The death of a Williamsburg resident in a damaged elevator earlier this month has raised a lot of questions about various aspects of elevator use in New York City. The biggest concern was voiced by Michael Halpin, who is the Elevator Contractors Local Union representative, when he spoke recently at a community board meeting.
Halpin is calling for stricter regulations in the industry. Currently, he stated that New York State is one of only a few states that do not require elevator repair mechanics to be trained and licensed. This means anyone can take on the role.
P&W Elevator was the contractor responsible for maintaining the elevators in use at the Espoir, Hope St. building where the recent fatality took place. It also maintains elevators in Frame Place in Flushing where in August 2014 another elevator death took place.
Some of P&W’s former workers have reported that P&W allegedly never offered employees formal education and training in the elevator maintenance business.
So far, the Department of Buildings has blamed a potential defect in the type of elevator on the death at the Espoir. They point to the fact that a second elevator in the same building failed the 125 percent overcapacity loading test.
Last May, an Air Force veteran, Christian Ginesi, dropped 24 stories down an elevator shaft in an incompletely built luxury hotel. He had been working on the elevator as a mechanic, but had no formal elevator maintenance training.
For contractors who are part of the union, every now and again elevator mechanic apprenticeship becomes available. The number of those who apply for apprenticeships far exceeds the number of apprenticeships that are available.
Any elevator mechanic who works for the City must have no less than 5 years of work experience and gain at least 70 percent or more in a multiple-choice test. The higher the score, the better the chance is of being offered a job. They also have to pass New York State driver’s license checks, drug screenings, English language requirement and residency requirements before being accepted for a job.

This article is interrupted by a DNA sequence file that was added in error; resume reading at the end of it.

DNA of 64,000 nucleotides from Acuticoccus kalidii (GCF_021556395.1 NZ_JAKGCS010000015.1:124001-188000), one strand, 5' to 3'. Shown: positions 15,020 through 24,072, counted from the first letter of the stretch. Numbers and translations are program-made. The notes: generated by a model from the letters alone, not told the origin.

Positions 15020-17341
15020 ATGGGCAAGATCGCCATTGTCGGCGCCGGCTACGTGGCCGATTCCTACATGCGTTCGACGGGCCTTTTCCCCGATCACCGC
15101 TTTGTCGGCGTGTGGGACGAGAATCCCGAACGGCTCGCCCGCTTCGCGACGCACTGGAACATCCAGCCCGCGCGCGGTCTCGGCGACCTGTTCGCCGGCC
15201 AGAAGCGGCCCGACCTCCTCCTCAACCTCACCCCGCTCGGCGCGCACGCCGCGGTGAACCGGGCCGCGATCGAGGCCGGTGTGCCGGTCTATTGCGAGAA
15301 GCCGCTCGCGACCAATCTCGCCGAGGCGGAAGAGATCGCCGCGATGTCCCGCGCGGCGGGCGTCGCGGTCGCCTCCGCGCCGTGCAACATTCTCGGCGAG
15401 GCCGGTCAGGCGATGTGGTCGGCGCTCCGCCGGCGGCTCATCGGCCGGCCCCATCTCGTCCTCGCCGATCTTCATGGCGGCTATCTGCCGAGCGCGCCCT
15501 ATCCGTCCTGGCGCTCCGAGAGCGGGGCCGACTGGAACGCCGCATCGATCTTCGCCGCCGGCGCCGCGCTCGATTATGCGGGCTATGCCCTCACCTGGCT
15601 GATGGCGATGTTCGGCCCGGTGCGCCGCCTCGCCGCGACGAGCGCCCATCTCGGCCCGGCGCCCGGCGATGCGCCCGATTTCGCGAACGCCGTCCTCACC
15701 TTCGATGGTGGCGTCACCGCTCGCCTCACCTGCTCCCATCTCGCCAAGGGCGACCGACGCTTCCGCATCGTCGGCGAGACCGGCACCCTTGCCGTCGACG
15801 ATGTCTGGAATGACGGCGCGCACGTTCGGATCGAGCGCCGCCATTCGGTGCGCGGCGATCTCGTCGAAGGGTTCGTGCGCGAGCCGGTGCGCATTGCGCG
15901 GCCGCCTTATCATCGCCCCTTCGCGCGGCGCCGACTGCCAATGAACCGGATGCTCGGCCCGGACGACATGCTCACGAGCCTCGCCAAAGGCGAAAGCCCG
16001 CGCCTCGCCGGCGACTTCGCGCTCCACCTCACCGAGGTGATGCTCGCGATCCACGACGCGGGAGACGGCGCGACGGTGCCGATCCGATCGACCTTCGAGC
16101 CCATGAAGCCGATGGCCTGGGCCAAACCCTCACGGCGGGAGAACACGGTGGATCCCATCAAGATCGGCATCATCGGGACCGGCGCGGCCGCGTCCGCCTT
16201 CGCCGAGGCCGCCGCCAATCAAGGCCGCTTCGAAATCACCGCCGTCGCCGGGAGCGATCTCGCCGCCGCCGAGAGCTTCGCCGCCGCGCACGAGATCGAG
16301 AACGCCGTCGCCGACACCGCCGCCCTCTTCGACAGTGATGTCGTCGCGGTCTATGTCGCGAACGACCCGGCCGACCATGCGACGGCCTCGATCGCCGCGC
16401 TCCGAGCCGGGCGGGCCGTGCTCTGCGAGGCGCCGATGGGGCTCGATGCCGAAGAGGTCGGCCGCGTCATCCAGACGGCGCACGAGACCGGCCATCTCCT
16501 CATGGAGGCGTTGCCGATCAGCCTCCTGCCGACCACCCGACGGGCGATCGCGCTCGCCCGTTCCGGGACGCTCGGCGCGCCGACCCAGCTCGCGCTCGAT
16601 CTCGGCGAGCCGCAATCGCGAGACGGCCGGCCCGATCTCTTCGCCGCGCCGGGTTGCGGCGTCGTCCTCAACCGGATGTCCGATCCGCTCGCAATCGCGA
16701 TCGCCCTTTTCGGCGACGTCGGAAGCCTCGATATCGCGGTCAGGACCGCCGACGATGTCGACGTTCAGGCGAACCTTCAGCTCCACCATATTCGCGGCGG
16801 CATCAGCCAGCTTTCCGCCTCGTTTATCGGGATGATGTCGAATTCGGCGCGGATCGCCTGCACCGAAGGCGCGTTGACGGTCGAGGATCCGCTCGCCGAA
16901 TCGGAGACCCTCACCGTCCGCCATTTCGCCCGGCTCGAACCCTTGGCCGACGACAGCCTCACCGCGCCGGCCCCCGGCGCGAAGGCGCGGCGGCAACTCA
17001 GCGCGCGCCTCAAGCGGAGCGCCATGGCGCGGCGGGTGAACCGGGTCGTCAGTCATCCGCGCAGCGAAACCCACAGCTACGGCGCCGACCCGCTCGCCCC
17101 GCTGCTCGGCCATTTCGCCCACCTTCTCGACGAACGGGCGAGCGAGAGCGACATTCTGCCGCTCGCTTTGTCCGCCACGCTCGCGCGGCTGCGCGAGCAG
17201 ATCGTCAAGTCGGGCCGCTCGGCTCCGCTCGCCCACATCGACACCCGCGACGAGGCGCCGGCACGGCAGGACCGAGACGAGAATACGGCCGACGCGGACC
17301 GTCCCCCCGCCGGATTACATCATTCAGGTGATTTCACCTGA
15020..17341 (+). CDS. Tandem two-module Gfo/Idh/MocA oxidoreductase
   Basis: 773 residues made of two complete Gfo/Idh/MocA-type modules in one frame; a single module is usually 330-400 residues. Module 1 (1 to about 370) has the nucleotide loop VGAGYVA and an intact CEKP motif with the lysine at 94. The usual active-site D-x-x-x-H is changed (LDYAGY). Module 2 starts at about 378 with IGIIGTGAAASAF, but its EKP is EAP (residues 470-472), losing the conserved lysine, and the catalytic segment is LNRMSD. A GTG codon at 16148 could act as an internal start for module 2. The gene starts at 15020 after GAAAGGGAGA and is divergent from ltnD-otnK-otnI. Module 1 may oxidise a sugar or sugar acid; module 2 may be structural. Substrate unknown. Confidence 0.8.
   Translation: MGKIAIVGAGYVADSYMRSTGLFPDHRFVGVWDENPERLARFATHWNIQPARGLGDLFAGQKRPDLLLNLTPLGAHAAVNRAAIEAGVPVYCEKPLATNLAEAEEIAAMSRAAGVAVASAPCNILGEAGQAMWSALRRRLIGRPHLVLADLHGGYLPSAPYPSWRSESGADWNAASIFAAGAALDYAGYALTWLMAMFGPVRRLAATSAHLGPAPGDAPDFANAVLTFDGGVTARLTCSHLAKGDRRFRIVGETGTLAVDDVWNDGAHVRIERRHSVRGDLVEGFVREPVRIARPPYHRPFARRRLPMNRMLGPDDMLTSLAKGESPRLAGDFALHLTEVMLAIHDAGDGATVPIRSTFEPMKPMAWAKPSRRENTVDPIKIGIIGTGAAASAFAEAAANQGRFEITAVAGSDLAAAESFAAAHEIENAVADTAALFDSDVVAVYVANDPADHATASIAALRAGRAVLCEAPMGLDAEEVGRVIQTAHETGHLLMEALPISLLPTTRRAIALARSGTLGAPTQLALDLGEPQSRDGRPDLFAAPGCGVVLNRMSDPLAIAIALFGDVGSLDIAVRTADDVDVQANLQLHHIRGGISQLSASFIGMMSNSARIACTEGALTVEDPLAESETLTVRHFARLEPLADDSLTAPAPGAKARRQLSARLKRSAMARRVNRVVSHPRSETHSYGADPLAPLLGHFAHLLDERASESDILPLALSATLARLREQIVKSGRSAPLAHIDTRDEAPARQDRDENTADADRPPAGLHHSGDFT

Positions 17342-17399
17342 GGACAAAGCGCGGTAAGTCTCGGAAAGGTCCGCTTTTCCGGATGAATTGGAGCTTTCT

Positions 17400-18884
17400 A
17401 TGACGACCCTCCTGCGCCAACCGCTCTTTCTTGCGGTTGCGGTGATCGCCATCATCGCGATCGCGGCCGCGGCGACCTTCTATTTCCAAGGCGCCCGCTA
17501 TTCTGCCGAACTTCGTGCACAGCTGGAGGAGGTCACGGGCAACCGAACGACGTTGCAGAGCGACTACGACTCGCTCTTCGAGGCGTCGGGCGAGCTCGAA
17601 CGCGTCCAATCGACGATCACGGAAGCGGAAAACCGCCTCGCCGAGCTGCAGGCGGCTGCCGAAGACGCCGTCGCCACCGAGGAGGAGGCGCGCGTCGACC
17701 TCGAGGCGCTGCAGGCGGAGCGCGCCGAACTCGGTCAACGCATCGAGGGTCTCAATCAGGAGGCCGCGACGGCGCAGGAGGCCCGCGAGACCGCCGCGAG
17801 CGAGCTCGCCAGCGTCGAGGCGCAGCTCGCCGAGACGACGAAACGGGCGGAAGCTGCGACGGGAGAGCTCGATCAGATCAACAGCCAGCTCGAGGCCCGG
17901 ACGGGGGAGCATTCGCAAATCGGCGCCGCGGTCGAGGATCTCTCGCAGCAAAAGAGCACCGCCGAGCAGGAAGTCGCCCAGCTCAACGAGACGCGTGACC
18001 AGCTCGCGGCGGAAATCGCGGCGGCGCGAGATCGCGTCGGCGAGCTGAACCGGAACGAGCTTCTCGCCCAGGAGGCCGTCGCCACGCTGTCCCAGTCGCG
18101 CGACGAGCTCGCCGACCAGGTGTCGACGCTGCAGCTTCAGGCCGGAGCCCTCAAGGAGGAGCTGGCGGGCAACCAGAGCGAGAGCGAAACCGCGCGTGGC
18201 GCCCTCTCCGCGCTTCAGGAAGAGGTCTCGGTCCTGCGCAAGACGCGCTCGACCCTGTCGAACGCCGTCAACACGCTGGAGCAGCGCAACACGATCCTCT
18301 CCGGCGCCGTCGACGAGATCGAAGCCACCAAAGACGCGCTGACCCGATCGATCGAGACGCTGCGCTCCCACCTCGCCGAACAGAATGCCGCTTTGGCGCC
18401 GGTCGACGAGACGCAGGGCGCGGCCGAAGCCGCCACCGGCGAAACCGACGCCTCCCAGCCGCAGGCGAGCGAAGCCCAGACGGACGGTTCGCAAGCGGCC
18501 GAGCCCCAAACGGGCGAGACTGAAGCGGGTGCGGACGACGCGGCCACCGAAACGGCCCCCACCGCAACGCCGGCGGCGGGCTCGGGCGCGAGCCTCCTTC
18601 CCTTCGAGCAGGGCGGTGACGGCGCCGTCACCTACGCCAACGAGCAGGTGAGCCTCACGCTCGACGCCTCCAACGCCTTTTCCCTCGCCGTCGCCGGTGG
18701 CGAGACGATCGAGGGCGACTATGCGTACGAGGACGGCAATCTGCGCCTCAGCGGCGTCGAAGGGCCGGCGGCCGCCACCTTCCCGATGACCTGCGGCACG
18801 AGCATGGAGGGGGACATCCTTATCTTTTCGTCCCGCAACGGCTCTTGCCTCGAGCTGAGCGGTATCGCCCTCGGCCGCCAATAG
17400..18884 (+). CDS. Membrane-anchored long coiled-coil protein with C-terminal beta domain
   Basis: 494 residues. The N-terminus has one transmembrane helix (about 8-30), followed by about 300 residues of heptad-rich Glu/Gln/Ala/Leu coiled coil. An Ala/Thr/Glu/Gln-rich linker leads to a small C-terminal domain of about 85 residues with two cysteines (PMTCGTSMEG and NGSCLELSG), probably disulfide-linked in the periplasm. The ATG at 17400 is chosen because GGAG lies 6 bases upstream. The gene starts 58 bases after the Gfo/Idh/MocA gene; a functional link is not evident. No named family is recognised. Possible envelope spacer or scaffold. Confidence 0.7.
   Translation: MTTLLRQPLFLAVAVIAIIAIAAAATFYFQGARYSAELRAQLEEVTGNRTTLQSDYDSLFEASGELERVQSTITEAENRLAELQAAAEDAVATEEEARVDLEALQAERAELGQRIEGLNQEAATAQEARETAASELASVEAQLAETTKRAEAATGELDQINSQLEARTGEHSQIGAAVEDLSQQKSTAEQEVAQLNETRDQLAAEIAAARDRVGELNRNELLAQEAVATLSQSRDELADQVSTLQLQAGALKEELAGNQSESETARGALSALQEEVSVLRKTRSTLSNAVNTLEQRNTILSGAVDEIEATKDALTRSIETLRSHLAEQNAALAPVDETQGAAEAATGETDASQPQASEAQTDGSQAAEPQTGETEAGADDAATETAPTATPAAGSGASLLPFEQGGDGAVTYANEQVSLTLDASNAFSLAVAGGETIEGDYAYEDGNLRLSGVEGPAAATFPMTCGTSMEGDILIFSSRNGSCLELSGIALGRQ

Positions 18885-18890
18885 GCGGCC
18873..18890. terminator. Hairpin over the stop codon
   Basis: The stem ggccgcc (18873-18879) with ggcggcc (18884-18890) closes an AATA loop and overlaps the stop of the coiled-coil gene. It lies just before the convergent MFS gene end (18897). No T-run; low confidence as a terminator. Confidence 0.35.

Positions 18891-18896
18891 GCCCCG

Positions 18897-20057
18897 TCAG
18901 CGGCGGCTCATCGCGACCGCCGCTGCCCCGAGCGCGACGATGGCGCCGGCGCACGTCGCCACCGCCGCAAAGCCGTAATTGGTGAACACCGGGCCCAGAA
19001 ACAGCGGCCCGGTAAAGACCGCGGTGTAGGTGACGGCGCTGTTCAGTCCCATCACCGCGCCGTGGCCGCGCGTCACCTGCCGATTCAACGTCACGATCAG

It seems that private elevator companies, by contrast, do not set these sorts of standards for their own elevator employees, which might explain why there is a spate of elevator accidents every so often.
The New York State Elevator Safety Bill is yet to be passed, but if and when it does, it will mean all elevator mechanics and contractors will have to undergo training before undertaking elevator maintenance in any building.
The Department of Buildings has said that City law sets a requirement that elevator agency directors have to be licensed and meet specific qualifications. These individuals manage the work of their mechanics so, in reality, they are responsible for their training.
If you or a member of your family are involved in an elevator accident in New York and become seriously injured, you may have grounds to file a personal injury claim against the elevator company responsible for maintenance work.
This entitlement means any financial hardship you have encountered – such as loss of income while recovering from the accident, the cost of medical treatment and even an amount for pain and suffering – may be recovered. You will however need an experienced New York and Long Island personal injury attorney such as Richard S. Jaffe Esq. to assess and win a compensation claim on your behalf.
You can contact him at the Law Offices of Cohen & Jaffe LLP, 2001 Marcus Avenue, Suite W295, Lake Success, NY 11042. Phone: 516-358-6900 or toll free: 800-483-6149.